Early in the 11-on-11 work, the offensive line was getting manhandled by 9ers regardless of what unit was on the field. Ahmad Brooks was the star of the show for San Francisco, coming up the middle of the line countless times and serving as a wrecking crew against everything the Broncos wanted to do

“I think the stunts got us a bit,” offensive coordinator Rick Dennison  admitted after practice. “We’ll go back and look at that. We’ll make sure we’re on the same page. They battled them in the run game and it’s just great work to have. They’re a big group. They have tremendous size and talent up front. Any time we go and change, go against anybody else, it’s good for them. We have a great defense, so to go against somebody else is almost a relief sometimes, but they have a good group.”

“There are so many things that they have to worry about, with stunts being one. They have to stop the ball. There are quite a few things they have to do, and that’s just one facet. As we look at it, there are some things they can do better technique-wise.”

The line did improve, as the practice went on and performed well in hurry-up and two-minute drill type situations. In the end, this is why joint practices are valuable. The Broncos can now hit the film room and evaluate what went wrong with the 49ers scheme.

Mining picks

The 49ers quarterbacks have had a rough go in camp and things got worse for them on Wednesday. The questionable group of Blain Gabbert, Christian Ponder, Jeff Driskel and Collin Kaepernick ran into the gold mine of talent on the Broncos defense and they were stripped to the core.

Kayvon Webster, Justin Simmons and Lorenzo Doss all had interceptions on the back end of the defense, and even linebacker Todd Davis was an honorary member of the No Fly Zone. Four picks for the defense, two of which—Davis’ and Doss’—taken to the house.

“I was playing a half field, and I saw one vertical,” Simmons said of his pick. “Knowing your leverage and working with the dime safety, playing off of him, made it easy to make a quick read off of the quarterback and the route to make a play off of that.”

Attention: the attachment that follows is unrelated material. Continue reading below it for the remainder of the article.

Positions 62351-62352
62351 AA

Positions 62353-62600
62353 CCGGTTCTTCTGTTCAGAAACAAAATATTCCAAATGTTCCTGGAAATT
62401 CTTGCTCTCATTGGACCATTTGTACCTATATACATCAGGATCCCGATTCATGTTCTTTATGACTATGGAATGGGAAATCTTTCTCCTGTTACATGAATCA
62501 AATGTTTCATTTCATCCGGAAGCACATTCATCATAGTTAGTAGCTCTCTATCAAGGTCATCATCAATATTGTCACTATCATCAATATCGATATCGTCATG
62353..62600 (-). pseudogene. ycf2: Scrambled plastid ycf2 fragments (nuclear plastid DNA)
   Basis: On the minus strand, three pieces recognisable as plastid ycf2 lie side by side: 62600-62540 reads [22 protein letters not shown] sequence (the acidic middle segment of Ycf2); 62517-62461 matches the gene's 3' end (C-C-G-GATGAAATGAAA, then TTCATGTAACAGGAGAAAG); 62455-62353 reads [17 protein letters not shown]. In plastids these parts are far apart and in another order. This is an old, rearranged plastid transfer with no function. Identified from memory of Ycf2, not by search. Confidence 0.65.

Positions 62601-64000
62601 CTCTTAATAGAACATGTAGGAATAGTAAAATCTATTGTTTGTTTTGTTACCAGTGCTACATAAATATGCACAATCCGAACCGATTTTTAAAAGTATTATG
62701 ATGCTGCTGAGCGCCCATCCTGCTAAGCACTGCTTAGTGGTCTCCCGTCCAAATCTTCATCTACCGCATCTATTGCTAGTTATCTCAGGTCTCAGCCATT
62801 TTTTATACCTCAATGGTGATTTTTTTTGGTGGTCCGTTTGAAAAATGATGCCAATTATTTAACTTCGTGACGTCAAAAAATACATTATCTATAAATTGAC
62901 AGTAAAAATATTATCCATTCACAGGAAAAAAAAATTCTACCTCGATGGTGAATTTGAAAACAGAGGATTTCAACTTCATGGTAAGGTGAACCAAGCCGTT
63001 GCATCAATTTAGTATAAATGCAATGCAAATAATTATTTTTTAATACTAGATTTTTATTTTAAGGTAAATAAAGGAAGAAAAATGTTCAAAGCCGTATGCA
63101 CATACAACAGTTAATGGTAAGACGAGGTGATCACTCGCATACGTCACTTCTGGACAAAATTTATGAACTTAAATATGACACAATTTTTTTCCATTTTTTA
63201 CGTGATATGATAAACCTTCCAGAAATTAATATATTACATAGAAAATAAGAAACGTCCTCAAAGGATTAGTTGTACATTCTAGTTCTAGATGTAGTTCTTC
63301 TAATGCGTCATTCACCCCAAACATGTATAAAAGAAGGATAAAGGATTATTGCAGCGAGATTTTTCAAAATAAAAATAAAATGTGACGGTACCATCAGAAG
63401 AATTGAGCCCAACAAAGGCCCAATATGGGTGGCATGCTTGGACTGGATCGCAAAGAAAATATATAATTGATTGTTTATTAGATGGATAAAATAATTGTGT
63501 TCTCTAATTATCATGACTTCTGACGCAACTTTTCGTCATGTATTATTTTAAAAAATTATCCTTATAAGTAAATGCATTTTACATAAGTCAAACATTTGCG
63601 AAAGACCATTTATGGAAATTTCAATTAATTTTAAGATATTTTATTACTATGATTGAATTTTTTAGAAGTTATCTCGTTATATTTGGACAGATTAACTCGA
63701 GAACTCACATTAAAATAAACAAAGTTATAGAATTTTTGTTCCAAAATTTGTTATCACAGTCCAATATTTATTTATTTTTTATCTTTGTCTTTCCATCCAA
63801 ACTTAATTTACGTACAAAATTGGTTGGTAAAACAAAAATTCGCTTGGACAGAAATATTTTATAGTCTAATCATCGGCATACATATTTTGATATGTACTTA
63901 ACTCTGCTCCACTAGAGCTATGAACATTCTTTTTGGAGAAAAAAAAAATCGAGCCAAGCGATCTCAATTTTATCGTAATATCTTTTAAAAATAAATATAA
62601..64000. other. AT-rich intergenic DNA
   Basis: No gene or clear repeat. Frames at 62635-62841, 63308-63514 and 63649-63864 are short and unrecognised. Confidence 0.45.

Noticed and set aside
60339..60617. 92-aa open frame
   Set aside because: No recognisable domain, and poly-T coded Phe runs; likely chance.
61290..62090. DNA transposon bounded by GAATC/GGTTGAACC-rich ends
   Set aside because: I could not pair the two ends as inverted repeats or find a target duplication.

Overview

Translation: Simmons has been paying attention in the meeting room.

“It’s hard for me to watch both fields, but obviously we made some plays on the ball,” Kubiak added. “I have to go back and look at it, but Justin’s had a really good camp. He’s becoming a pro very quickly. He’s very bright, so he’ll be a big part of what we’re doing.”

When all was said and done, the Broncos—as they should—looked like the better team from top to bottom.

Notes

  • Sanchez and Siemian split first-team reps evenly.
  • Henry Krieger-Coble had a great day filling in for Jeff Heuerman, who left practice early with a tight hamstring,
  • Derek Wolfe was carried off the field by trainers, but the injury has been deemed just a sprain of the ankle.

Also, there was this…

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Ryan Koenigsberg

In 2012, at the age of 20, Ryan became a credentialed reporter covering University of Colorado Athletics. . . despite wearing a wolf-tee to his interview. A native of Boulder and a graduate of the university, he attended his 100th-consecutive Colorado Football home game in 2015. Later in 2015, Ryan began spearheading the Broncos coverage here at BSN Denver, riding that wave all the way to San Francisco, where he covered his first Super Bowl. Now 24, it seems 'RK' is trying to make up for that whole wolf-tee thing by overdressing at every event. He apologizes in advance for any cringe-worthy puns.